The receiver unloading the assets of an embattled Cherry Hills Village real estate investor has struck his first deal.
Golden-based BPI Inc. purchased much of the Happy Canyon Shopping Center along East Hampden Avenue in southeast Denver last week for $24.2 million, or $342 per square foot, according to county records.
Bradley Calkins Jr., whose family sold its Bradley Petroleum gas station chain in 2017, signed the paperwork as the buyer.
The shopping center is the first property to be sold by Harvey Sender, who was appointed in August to oversee the assets of Gary Dragul, who is facing 14 counts of securities fraud. The sale proceeds will go towards the receivership estate and help pay back some investor claimants.
Brokers Jake Shirek and Cory Gross of Marcus & Millichap are marketing all the properties in the Dragul receivership portfolio, which includes properties both in the Denver area and out of state.
“The Dragul case has been in the spotlight for a long time now and I think the tenants of the center will be happy to know that the property is in stable hands now,” Gross said in a statement. “The new owner lives within the community a stone’s throw from the property and will hold this asset for the long term.”
The pair said the sale included 4820, 4992, 4996 and 5074 E. Hampden Ave., a portion of the shopping center that is 95 percent leased and home to a number of businesses, including Orangetheory Fitness, CorePower Yoga and Starbucks. The deal included a building at the corner used by Dunkin’ Donuts, and a freestanding former Burger King that the brokers said the buyer likely would redevelop.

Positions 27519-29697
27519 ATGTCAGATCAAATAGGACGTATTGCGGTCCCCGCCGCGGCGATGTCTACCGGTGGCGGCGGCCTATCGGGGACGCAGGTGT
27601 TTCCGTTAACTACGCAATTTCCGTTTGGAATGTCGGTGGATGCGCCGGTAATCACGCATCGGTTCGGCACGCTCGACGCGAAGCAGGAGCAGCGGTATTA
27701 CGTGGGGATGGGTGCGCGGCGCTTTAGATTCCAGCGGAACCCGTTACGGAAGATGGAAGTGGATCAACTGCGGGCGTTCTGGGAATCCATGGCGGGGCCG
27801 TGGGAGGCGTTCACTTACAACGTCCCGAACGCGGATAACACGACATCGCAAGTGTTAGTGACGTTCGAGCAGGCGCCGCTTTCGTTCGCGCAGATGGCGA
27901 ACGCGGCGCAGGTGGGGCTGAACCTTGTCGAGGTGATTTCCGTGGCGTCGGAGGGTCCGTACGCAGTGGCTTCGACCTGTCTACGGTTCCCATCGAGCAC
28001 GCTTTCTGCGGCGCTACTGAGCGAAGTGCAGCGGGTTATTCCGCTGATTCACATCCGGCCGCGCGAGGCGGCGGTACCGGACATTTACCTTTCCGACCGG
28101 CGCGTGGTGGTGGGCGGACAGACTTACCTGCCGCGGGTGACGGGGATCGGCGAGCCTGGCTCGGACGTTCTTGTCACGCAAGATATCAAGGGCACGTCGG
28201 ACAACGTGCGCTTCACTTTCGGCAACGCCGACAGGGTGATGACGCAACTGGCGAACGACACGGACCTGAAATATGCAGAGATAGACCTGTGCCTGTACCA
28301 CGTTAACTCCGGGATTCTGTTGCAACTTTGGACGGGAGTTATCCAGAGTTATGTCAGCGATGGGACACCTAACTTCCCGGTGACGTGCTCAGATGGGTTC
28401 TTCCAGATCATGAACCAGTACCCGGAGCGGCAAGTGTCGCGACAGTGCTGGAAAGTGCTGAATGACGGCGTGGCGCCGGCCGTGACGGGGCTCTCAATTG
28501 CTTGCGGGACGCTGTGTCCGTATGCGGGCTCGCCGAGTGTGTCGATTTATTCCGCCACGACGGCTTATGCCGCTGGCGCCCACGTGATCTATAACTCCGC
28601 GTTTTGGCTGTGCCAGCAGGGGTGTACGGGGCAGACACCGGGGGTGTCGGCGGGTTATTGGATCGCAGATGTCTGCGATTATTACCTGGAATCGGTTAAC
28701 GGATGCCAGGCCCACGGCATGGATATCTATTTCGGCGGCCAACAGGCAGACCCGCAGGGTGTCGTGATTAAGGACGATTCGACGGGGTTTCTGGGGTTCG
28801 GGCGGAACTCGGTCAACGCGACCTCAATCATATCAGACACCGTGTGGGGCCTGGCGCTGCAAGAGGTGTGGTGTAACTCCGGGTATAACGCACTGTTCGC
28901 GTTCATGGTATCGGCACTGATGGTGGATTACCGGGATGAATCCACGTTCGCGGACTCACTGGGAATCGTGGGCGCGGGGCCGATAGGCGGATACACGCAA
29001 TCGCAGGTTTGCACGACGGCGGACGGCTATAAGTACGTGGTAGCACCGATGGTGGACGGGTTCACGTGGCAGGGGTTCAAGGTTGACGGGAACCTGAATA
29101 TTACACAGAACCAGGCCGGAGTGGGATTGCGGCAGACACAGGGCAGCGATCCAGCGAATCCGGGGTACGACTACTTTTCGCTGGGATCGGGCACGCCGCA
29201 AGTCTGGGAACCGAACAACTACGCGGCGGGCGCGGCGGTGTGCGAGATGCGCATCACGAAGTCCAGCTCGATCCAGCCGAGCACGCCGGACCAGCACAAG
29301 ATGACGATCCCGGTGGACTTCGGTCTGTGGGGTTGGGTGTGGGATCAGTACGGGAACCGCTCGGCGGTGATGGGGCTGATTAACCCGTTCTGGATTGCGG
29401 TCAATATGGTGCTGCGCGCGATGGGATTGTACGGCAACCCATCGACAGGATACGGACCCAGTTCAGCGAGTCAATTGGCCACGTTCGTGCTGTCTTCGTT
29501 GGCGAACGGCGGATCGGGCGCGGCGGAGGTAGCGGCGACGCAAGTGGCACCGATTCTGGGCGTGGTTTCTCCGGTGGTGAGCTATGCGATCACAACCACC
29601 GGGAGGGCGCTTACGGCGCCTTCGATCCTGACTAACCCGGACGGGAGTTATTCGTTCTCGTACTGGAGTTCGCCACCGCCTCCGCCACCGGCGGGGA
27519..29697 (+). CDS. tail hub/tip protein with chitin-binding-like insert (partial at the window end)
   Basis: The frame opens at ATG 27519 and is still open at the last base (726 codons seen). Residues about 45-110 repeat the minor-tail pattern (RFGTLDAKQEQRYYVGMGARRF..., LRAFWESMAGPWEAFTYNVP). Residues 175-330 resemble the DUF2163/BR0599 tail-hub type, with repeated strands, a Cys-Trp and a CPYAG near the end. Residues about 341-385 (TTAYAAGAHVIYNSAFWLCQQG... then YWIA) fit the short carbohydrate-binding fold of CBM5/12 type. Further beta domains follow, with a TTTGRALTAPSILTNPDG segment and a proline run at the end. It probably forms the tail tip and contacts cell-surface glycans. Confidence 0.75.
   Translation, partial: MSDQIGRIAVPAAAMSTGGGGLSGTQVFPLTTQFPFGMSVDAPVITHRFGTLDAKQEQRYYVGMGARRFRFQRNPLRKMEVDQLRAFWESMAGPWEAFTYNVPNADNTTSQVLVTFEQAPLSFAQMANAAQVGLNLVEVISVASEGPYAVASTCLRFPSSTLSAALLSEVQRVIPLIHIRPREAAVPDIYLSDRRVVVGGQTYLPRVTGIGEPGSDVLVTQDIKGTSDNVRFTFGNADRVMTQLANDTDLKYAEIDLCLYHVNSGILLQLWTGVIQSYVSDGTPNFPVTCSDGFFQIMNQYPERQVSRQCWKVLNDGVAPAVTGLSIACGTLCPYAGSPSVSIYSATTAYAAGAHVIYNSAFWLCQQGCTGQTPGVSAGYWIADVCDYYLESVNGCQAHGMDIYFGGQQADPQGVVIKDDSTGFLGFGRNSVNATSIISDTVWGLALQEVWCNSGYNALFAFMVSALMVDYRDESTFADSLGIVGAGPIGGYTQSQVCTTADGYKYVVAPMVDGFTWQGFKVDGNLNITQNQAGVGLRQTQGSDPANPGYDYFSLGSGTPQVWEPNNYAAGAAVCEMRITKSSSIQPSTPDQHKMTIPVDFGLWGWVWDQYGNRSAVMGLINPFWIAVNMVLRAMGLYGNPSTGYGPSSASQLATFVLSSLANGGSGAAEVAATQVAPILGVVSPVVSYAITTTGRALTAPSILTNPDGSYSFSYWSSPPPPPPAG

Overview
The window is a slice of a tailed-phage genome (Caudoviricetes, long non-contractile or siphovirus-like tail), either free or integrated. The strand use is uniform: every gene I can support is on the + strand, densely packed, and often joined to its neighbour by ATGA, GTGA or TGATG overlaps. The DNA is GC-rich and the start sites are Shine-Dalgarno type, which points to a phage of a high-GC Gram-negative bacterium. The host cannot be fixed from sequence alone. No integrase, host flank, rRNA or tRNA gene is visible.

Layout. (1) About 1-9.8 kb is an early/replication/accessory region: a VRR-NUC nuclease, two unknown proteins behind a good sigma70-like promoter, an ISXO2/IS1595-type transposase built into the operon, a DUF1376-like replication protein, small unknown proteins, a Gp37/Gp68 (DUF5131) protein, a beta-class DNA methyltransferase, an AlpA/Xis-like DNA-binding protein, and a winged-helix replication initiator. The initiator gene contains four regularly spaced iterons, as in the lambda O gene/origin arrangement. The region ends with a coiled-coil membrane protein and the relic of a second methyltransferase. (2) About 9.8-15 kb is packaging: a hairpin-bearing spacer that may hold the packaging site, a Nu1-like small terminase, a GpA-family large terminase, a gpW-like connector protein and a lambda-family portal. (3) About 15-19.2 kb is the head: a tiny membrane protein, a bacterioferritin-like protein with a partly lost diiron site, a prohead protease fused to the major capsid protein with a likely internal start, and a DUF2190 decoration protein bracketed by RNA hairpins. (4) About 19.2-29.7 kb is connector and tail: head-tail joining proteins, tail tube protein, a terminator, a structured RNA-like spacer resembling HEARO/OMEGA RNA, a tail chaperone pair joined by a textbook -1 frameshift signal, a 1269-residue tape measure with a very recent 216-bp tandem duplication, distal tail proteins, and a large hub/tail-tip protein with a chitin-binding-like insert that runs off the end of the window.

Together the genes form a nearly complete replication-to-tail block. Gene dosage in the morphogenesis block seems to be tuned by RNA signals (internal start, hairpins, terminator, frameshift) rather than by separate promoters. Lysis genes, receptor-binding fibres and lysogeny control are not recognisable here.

The sale did not include the site occupied by 7-Eleven, or a large vacant building in the middle of the complex that previously was home to grocery store Safeway. Plans to convert the Safeway into a food hall became public in late 2017, when specialty grocer Tony’s Meats and Market closed its location along Broadway and said it would be a tenant in the space.
Things became murkier when Dragul was indicted last spring, and renovation of the building slowed to a halt. Shirek said the Safeway building is not part of the receivership portfolio because a number of other investors owned stakes in the property alongside Dragul.
Shirek said he believes BPI is interested in purchasing the Safeway building from those parties and moving forward with the food hall concept. He’s not directly involved in those negotiations. Shirek said at this point, Tony’s Market is the only confirmed tenant for the food hall.
“There were a lot of tenants that had signed leases, but they had outs in the leases due to construction not being complete,” he said.
The three other local properties in the receivership portfolio that Shirek and Gross are marketing are:
Summit Marketplace: A 14,000-square-foot retail strip at 385 Crossing Drive in Lafayette, listed at $4.79 million. A King Soopers anchors the broader shopping center.
Ash & Bellaire at Warren townhome development site: The 1-acre site, listed at $2.9 million, has six single-family homes on it, but could support a 27-townhome development.
Former Village Inn: The 4,800-square-foot building at 5290 E. Arapahoe Road in Centennial, listed for $1.2 million, previously housed the chain restaurant, but is currently vacant.
The portfolio also includes multiple properties out of state, including a shopping center in Clearwater, Florida, which is under contract for $17.1 million, and a shopping center in Hickory, North Carolina, that is under contract for $13.6 million.